Risk of ‘a lost generation of first-time buyers’ if Government does not act

Risk of ‘a lost generation of first-time buyers’ if Government does not act
Shekina Tuahene
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Shekina Tuahene

Projections from the Office of Budget Responsibility (OBR) around earnings growth, base rate and house prices mean that the barriers for first-time buyers will grow, Leeds Building Society has said.

Research from the mutual earlier this year showed that 426,000 fewer first-time buyers would be able to buy their first home in the next five year compared to the past 40-year average if economic predictions come to fruition.

The mutual said that the recent OBR forecast implies that “conditions are becoming even tougher” and more could “join this group of lost first-time buyers”.

Leeds Building Society pointed to real earnings growth remaining negative this year and only turning “marginally positive from 2024 to 2027, the base rate staying higher for longer and the average house price expected to reach £300,000 by the end of 2028.

The OBR said that it expected housing transactions to fall by 6.9% next year, which is a deterioration from five per cent fall forecast earlier this year.

Leeds Building Society said that “persistently higher than anticipated inflation levels” would continue to pressure prospective buyers through heightened mortgage rates and limited ability to save a deposit.

It added that a reprieve from lower house prices has been “thwarted” as house prices are expected to recover in 2025.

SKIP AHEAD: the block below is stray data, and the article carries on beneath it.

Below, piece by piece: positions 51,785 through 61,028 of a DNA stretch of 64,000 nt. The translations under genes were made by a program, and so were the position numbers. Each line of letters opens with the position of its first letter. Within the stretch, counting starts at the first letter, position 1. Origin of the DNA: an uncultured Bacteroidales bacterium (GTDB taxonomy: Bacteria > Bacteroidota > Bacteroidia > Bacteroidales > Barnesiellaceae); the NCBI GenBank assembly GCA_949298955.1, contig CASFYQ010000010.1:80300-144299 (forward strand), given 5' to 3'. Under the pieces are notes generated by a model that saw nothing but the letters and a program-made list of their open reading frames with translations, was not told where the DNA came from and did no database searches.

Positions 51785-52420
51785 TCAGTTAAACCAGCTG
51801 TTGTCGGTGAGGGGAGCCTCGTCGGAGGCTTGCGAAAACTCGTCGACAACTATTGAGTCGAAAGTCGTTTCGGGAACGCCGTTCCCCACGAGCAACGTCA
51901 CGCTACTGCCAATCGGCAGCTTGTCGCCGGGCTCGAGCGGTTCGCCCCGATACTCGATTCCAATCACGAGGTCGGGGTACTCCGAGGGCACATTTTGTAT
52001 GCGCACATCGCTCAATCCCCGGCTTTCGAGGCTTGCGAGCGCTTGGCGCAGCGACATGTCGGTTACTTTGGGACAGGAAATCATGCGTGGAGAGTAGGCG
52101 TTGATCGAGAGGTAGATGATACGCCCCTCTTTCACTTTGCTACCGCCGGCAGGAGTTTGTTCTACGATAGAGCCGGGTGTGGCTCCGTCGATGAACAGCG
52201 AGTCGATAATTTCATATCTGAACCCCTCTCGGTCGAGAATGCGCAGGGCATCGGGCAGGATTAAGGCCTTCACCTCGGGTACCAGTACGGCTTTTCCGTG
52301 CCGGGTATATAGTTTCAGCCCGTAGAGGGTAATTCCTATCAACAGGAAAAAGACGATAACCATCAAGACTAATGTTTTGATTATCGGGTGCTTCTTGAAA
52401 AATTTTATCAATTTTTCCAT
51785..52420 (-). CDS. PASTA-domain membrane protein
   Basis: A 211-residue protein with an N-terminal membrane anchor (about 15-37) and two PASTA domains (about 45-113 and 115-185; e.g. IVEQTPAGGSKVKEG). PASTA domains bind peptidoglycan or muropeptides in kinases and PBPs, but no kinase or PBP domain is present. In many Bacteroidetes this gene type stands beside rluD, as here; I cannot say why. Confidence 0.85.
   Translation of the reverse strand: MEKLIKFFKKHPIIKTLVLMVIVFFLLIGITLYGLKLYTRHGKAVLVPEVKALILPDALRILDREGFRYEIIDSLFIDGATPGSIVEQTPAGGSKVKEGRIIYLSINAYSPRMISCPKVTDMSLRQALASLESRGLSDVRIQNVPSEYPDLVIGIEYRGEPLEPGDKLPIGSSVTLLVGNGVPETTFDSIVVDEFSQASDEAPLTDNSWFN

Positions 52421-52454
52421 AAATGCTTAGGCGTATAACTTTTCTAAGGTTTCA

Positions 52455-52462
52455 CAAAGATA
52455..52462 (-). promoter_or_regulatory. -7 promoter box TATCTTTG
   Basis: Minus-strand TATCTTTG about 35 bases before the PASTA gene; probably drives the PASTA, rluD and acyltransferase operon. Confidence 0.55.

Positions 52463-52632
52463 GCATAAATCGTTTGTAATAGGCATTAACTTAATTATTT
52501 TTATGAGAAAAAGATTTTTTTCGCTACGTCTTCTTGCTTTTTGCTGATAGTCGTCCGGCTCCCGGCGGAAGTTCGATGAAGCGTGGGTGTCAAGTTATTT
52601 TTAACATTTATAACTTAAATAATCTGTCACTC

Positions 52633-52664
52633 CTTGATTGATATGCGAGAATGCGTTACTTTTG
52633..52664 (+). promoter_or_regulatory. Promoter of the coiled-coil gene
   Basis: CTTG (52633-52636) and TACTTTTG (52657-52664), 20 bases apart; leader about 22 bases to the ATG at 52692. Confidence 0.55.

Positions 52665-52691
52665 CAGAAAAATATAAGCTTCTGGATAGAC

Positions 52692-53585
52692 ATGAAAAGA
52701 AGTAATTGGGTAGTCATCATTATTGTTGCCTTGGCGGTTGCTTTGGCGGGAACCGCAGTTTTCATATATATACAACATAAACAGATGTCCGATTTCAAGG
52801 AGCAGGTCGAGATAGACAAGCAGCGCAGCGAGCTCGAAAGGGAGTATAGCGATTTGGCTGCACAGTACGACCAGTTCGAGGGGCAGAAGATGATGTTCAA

Leeds BS: Three key action points

Leeds Building Society has called for action in three key areas to better support first-time buyers, which include building more homes of all types, increasing routes to home ownership and supporting people to save for a deposit.

On the housebuilding side, the mutual said that mandatory housing target should be restored along with a target for affordable housing in local authorities and planning system reform.

Looking at affordable paths to homeownership, it said that renter’s reform, a well-managed and regulated Build to Rent sector and more “bridges to ownership” like shared ownership would be crucial.

Support for deposit savings includes improving the Lifetime ISA scheme to better mirror house price increases and bringing out measures to allow people to build and improve credit scores by including rent payments.

Homeownership will just be ‘a dream for many people’

Richard Fearon, chief executive officer of Leeds Building Society, said: “The greatest influence on affordability for first-time buyers is the toxic combination of rising deposit requirements and mortgage interest rate increases over the last 18 months.

“We recently highlighted that 426,000 people – or 233 per day – will be unable to buy their first home over the next five years if the economic projections became reality. Sadly, the new OBR forecasts reveal homeownership will remain a dream for an even higher number of people.”

He continued: “It’s no surprise that home ownership has fallen by a third among young people, and that housing transactions are set to fall by 6.9% over the next year, when the hurdles to achieve homeownership are so high.”

“We’re taking steps ourselves to support aspiring homeowners, and we welcome the support brought forward to help the housing sector plus the extension of the Mortgage Guarantee Scheme.”

Fearon added: “However, every generation deserves a place to call home, and with first-time buyer affordability at its worst point for many decades, the Chancellor needed to go further.”

“Without action, we risk creating a lost generation of first-time buyers. We believe the government can, and must, do more to support first-time buyers by building more homes of all types, by increasing affordable routes to home ownership, and by helping potential homeowners save for their deposit.”